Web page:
Review: The Midnight Bargain by C.L. Polk

Title: The Once and Future Witches
Author: C.L. Polk
Publisher: Redhook Books
Genres: Fantasy, Historical Fiction
Length: 528 pages
My Rating: ★★★★★
5/5 stars

SUMMARY

“Beatrice Clayborn is a sorceress who practices magic in secret, terrified of the day she will be locked into a marital collar that will cut off her powers to protect her unborn children. She dreams of becoming a full-fledged Magus and pursuing magic as her calling as men do, but her family has staked everything to equip her for Bargaining Season, when young men and women of means descend upon the city to negotiate the best marriages. The Clayborns are in severe debt, and only she can save them, by securing an advantageous match before their creditors come calling.

In a stroke of luck, Beatrice finds a grimoire that contains the key to becoming a Magus, but before she can purchase it, a rival sorceress swindles the book right out of her hands. Beatrice summons a spirit to help her get it back, but her new ally exacts a price: Beatrice’s first kiss . . . with her adversary’s brother, the handsome, compassionate, and fabulously wealthy Ianthe Lavan.

The more Beatrice is entangled with the Lavan siblings, the harder her decision becomes: If she casts the spell to become a Magus, she will devastate her family and lose the only man to ever see her for who she is; but if she marries—even for love—she will sacrifice her magic, her identity, and her dreams. But how can she choose just one, knowing she will forever regret the path not taken?”

REVIEW

As mentioned in my review of The Once and Future Witches, I am absolutely loving the way authors this season have tied together magic and women’s empowerment in new ways. The Midnight Bargain takes a more individualized, romantic approach to a similar theme. I absolutely adored it! It’s a rare occasion in which I can pinpoint the exact scene where a book becomes a five star read for me – but in The Midnight Bargain, I already knew from the ballroom scene that I was enamored. This doesn’t mean it’ll be a five-star read for everyone, though. I have read some valid criticisms of the pacing in this book. As a fast reader, I tend to charge through those sections anyway but if you’re a slow reader it may impact your opinion. This spellbinding read did an excellent job portraying that feminism in any world is not black and white – progress has gray areas, and though those gray areas are better than the alternative we can still fight for more. Ianthe was a delightful love interest, and their struggles as a couple felt so real despite being of magical origin. Beatrice and ysbeta were the perfect example of the idea that strong women don’t all have to want exactly the same thing. I highly recommend this book to anyone looking for magic and empowerment wrapped up in a world of social politics. Spoiler ahead, but I’m going to highlight the three ‘solutions’ people have to the issue with women and magic in the world of The Midnight Bargain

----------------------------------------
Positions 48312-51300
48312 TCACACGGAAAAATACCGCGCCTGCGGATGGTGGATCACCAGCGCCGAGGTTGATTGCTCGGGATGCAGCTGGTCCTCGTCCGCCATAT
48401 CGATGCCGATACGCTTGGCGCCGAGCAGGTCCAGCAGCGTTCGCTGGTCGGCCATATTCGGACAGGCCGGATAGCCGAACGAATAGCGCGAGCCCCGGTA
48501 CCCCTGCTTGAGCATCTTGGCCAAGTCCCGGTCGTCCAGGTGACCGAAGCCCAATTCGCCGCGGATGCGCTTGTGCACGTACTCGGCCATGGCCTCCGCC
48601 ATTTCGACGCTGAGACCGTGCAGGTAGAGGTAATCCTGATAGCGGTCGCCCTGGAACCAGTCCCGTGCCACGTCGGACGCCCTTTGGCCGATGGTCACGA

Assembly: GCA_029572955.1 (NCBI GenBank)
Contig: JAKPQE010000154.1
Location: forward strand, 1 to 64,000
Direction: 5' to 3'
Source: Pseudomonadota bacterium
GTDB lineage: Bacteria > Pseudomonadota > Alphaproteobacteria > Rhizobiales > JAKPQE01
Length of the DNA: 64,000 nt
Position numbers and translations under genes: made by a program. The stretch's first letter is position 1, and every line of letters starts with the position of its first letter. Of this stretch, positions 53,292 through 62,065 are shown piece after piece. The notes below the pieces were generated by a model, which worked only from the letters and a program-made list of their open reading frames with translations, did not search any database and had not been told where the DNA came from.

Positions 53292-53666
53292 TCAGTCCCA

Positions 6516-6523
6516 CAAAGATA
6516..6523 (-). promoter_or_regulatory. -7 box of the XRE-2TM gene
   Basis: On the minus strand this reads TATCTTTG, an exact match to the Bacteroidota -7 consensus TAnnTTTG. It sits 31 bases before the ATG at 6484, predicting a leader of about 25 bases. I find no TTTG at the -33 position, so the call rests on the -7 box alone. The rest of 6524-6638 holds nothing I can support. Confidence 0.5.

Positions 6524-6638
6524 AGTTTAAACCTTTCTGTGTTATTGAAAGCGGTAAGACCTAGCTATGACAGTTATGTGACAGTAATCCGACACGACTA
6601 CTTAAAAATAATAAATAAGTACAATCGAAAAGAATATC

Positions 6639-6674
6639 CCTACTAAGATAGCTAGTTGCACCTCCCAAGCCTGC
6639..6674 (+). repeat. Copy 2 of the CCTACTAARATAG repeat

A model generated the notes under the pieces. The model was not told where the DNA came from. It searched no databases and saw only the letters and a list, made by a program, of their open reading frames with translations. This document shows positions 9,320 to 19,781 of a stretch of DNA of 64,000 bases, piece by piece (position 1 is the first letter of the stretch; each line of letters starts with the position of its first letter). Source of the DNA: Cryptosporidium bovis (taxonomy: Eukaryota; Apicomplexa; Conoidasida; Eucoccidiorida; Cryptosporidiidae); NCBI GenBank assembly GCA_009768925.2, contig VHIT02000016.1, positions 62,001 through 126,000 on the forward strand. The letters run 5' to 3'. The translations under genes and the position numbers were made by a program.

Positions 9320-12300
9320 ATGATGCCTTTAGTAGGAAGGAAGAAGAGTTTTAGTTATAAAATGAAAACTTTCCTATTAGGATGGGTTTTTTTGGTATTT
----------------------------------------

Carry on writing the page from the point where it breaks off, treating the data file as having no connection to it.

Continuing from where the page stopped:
1. Permanent Collars

For many women in this world, they are collared as soon as they’re wed.  Typically, these women aren’t even fully grown when they marry: they’re still just teenage girls. Beatrice describes the collar as a light going out. The world becomes gray and drab, and it feels like her soul was sucked out of her body. With this alternative, women have to spend their lives from their teens to past childbearing age (so, somewhere between 30 and 40 years) in this state. Their husbands control their lives and they go through the world as a shell of themselves. 

  1. Pregnancy Collars

In the world’s existing “radical” option, some societies only collar women when they’re likely to be pregnant. Though this is slightly better, the way magic develops in The Midnight Bargain means that a woman could still never become a fully achieved Magus. The collar cuts off their access to the magic, leaving them unable to ever fully bond a greater spirit. 

SPOILER

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  1. Collar-Free

At the end, Beatrice and Ianthe learn that all of these methods existed to erase the actual, existing safe method used in the past. In ancient societies where women were equal, a sorcerer father and sorceress mother would both send their greater spirits to defend the fetus while it grows. In this way, neither spirit would be able to possess it and turn the child into a dangerous creature. By hiding this method and erasing it from common knowledge, men were able to subjugate women and prevent them from ever reaching full equality. By bringing it back into the world, Beatrice gives the choice back to women. I really appreciated this ending, instead of Beatrice coming to terms with sometimes being collared. It did a wonderful job of representing an actual, real-life problem. Just because a society is slightly better to oppressed groups of people doesn’t mean they can’t still improve. 

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Be sure to check out my instagram for some moore bookish posts and photos @paiges_next_pages ! I’ll be doing a giveaway on there quite soon.

Fun Friday: 18 books that’ll get the tears flowing

Happy Friday!